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Dubbing artists have the most iconic voices in the country, yet nobody knows their faces.
PHNOM PENH, Cambodia — Touch Sohka has arguably the most famous voice in Cambodia, and yet nobody has seen his face. The 49-year-old is on every Khmer television station daily, but nobody has any clue what he looks like.
Confused? Well, so is he. Touch says he has trouble understanding his own profession. It’s that strange, he says. Just ask his kids. They think he’s nuts.
Touch is one of the only voice actors in a country that almost explicitly runs, and obsessively manages, foreign entertainment on television. He has dubbed them all: Wolverine, Jackie Chan, that whiny kid from Transformers — each role contorted by his grouchy baritone and signature gusto, “Ay-ya!”
Then, after hours of inescapable, serendipitous dubbing, the credits roll: Not a mention of Touch nor his dubbing cohorts. Why?
“My job isn’t acting,” Touch explained recently from a studio as anonymous and difficult to find as Touch. “My job is speaking. I’m not a film star. I’m not a singer. I stay in the studio. I hide my face.”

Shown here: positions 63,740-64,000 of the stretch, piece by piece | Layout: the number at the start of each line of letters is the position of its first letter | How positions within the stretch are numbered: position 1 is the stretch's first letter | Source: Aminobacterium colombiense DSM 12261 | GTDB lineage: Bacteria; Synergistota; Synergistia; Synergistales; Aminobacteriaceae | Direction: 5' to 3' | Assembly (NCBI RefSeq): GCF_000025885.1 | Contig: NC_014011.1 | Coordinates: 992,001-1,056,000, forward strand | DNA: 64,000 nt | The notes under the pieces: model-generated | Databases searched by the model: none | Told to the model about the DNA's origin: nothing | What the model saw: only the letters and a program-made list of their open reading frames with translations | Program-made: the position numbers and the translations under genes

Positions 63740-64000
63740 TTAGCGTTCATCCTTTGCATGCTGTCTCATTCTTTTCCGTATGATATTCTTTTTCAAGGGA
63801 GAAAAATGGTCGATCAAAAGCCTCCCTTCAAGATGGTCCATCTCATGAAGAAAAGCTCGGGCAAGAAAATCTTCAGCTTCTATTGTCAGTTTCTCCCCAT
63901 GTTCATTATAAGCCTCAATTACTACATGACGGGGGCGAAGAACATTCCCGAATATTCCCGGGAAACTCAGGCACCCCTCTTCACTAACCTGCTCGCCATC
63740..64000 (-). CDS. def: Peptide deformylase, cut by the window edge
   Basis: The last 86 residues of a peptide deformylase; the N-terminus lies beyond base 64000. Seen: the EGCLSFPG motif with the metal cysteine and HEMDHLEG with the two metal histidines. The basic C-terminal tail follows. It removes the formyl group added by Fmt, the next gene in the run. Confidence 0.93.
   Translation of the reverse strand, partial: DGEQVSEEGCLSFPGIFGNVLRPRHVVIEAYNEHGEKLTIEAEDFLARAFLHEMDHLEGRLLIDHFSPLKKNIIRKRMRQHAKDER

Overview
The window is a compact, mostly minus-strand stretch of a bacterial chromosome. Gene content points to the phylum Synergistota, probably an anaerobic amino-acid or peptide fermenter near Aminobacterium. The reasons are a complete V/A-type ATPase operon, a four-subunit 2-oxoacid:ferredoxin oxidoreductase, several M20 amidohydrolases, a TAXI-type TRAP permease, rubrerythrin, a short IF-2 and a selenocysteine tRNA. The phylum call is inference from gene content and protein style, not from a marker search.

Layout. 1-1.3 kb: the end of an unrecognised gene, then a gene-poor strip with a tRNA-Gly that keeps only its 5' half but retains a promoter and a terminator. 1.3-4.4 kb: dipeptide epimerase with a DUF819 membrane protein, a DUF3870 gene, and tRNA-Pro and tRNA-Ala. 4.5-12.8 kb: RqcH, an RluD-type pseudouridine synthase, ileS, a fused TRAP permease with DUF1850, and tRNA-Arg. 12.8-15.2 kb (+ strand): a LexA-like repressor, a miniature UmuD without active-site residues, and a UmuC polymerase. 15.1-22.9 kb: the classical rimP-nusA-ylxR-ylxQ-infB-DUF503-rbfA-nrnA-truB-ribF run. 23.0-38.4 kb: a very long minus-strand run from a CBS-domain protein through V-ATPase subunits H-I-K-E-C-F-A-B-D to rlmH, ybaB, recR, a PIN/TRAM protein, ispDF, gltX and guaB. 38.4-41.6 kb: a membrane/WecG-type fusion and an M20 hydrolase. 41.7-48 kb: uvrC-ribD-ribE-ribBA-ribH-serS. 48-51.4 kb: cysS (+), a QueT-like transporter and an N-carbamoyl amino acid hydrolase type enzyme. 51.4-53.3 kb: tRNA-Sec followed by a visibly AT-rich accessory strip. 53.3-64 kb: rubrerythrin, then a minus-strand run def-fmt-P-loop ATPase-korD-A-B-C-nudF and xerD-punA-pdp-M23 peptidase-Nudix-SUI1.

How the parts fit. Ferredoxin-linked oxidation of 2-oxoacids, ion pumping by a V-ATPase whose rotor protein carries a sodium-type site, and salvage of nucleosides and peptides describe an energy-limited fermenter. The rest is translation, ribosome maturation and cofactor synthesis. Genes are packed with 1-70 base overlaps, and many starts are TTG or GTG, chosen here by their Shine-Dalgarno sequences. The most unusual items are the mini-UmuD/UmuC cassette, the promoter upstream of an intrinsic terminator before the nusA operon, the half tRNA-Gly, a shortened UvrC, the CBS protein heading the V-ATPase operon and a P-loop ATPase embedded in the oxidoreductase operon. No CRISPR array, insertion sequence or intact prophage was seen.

In Cambodia, dubbing is a serious and regulated business. Touch’s company, Sunday Video, holds a near monopoly over the industry and acts like a filter, government-endorsed and monitored. They translate, add seemingly random musical accompaniment, catch anything political or racy, and blur out unmentionables. In other words, Sarah Jessica Parker and the gang aren’t getting a lot of air time.
The final product usually falls somewhere between a dubbed-over Godzilla flick and an ill-synced, blurry Ashley Simpson concert. With an occasional “Ay-ya!” thrown in for good measure.
“Sometimes, the television is not all that beautiful to listen to,” Chea Chen Rachna, 27, said while waitressing at Java, a popular cafe in Phnom Penh. “But I would choose a dubbed movie over a movie that’s not dubbed every time. ... I know I love it.”
The amusingly poor dubbing seems to augment what most Khmer enjoy about watching television: chaotic action and physical comedy. Ironic joking and witty dialogue don’t elicit the laughs in Cambodia. But someone tripping or an obviously fake moustache? Now that’s comedy.
There’s unintentional comedy as well. With only five dubbers at Sunday Video, which handles 80 to 90 percent of the foreign television programs and movies aired here, the amount of work often exceeds staffing. The results are baffling. Films may have two or three voices for dozens of characters. Sometimes, the viewer is left wondering at a small boy with a man’s voice.
“We hate dubbing children,” veteran dubber Nong Pholly lamented, voice booming as usual. “Sore throats for days.”
As with most developing countries, Cambodia doesn’t boast much of an entertainment industry. Indeed, what incipient media exists has suffered setbacks recently. Since 2008, the number of Khmer companies that produce television programs has plunged 85 percent, from 75 production companies to 12, according to Cambodia’s Cinema and Cultural Diffusion Department.